"Even if the instruction was not followed by the formalization of the legal products, civil society praises and welcomes the presidents instruction to stop the use of mercury in both small- and large-scale gold mining activities," BaliFokus NGO Program Manager Krishna Zaki remarked in a written statement on Monday.
In the meantime, Indonesian Center for Environmental Law Observer Margaretha Quina noted that multi-party political will and coordination are necessary to implement the National Action Plan, mainly to enforce the law and to facilitate recovery.
Hence, Quina suggested that the ministries and agencies should also be able to create an integrated joint implementation mechanism to monitor and evaluate the performance of various parties involved, including that of local governments.
Indonesian Forum for Environment energy campaigner Dwi Sawung remarked that the presidential instruction was a good step ahead, but it requires some additional action in order to respond to the causes and effects of mercury in a holistic manner.
Sawung expressed keenness to strengthen the political commitment, and thus, the parliament was urged to immediately approve the ratification process of the Minamata Convention on mercury that is being coordinated by the Ministry of Environment and Forestry.
During a closed-door meeting on mercury use in traditional mining here on March 9, 2017, President Jokowi remarked that the use of mercury in various industries, including traditional and small-scale gold mines, could have a negative impact on the environment and public health.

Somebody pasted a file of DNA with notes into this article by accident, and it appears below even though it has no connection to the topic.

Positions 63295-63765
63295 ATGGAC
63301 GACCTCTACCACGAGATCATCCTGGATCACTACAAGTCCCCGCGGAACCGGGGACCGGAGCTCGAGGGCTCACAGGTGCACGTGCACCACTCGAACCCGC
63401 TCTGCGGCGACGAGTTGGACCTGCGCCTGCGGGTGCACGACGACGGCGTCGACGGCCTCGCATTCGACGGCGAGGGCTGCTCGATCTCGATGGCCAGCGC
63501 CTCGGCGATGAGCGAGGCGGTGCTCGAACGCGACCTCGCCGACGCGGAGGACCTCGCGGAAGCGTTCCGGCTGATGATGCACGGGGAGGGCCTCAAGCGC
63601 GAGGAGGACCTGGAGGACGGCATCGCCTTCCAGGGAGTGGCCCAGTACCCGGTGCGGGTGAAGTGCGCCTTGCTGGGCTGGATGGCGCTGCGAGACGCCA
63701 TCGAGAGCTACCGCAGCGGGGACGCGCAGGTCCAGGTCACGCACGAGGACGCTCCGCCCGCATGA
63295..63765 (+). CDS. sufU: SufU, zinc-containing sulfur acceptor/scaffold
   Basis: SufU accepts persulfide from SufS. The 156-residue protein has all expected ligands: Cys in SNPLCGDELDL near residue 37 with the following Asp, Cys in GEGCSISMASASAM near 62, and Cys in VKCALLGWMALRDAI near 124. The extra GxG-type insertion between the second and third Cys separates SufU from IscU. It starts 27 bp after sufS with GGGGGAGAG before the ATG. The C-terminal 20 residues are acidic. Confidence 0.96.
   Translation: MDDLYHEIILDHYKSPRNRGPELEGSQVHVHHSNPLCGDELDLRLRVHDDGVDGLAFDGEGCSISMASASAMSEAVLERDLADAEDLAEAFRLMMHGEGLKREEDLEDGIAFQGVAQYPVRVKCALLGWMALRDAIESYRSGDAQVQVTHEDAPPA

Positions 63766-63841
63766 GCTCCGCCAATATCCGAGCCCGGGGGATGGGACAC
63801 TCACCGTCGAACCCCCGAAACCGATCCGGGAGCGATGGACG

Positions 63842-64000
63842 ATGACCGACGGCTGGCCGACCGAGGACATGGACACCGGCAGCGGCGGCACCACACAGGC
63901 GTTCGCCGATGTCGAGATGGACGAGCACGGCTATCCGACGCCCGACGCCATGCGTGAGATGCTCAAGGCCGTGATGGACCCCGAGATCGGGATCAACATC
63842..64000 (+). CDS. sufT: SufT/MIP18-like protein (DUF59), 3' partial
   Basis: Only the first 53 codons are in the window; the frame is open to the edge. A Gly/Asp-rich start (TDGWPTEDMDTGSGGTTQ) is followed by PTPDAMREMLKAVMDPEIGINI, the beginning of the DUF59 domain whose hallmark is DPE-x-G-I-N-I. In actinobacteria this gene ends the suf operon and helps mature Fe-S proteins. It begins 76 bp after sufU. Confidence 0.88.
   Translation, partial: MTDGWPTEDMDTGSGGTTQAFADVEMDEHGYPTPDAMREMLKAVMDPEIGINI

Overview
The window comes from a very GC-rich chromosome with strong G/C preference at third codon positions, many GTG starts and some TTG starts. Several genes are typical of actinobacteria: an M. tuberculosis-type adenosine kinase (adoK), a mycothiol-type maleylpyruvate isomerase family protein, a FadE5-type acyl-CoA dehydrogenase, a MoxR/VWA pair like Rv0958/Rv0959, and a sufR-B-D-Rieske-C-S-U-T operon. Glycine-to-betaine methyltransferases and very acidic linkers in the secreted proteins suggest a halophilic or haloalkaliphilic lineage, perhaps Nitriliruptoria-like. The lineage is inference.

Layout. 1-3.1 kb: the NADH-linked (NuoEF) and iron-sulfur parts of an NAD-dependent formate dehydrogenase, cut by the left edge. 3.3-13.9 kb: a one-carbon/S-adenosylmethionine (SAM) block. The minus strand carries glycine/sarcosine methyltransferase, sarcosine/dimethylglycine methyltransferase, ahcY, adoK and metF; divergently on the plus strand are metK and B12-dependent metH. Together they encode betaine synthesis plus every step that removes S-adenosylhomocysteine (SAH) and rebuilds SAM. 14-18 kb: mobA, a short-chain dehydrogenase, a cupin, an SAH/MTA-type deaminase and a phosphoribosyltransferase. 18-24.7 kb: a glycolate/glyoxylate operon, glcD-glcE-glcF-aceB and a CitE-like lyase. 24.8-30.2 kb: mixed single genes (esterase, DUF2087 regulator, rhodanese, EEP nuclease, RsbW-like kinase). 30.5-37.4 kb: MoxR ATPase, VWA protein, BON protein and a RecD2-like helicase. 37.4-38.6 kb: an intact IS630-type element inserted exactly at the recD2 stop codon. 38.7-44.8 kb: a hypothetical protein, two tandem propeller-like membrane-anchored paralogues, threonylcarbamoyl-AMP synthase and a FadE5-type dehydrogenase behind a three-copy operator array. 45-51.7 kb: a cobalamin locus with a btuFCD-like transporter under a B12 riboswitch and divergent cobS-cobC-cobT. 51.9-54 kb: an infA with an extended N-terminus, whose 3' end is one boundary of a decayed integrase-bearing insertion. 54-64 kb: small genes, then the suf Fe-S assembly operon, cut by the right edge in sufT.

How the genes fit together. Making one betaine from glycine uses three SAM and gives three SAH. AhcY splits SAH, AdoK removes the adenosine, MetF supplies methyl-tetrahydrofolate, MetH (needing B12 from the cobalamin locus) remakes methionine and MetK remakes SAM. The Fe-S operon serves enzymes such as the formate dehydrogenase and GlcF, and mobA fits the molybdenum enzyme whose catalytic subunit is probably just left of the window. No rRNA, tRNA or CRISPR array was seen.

"I have received information that the use of mercury in 850 hotspots of traditional mines has caused hazardous pollution. This has affected not only the health of 250 thousand miners but also their families, especially the children and people living around the mines," Jokowi noted at the time.
As a signatory country to the Minamata Convention in Kumamoto, Japan, on October 10, 2013, Indonesia should not allow such practices to continue.
The president has issued seven instructions for his aides, first of which is to improve the management of small-scale mining firms, both within and outside forest areas.
"The second instruction pertains to banning the use of mercury in traditional mining. During my visit to Maluku Province three weeks ago, I urged the police chief to stop the operations of gold mines that used mercury in Mount Botak, and they have already been stopped by the police chief," he noted.
Monitoring will also become crucial, he stressed, adding that the ban will even be applied for medium- and large-scale mining activities.
"I called on the authority to not only monitor traditional mining but also the medium- and large-scale ones," Jokowi remarked.
In addition, monitoring the source of mercury will also be tightened after reports that the mercury used in traditional mining was imported illegally.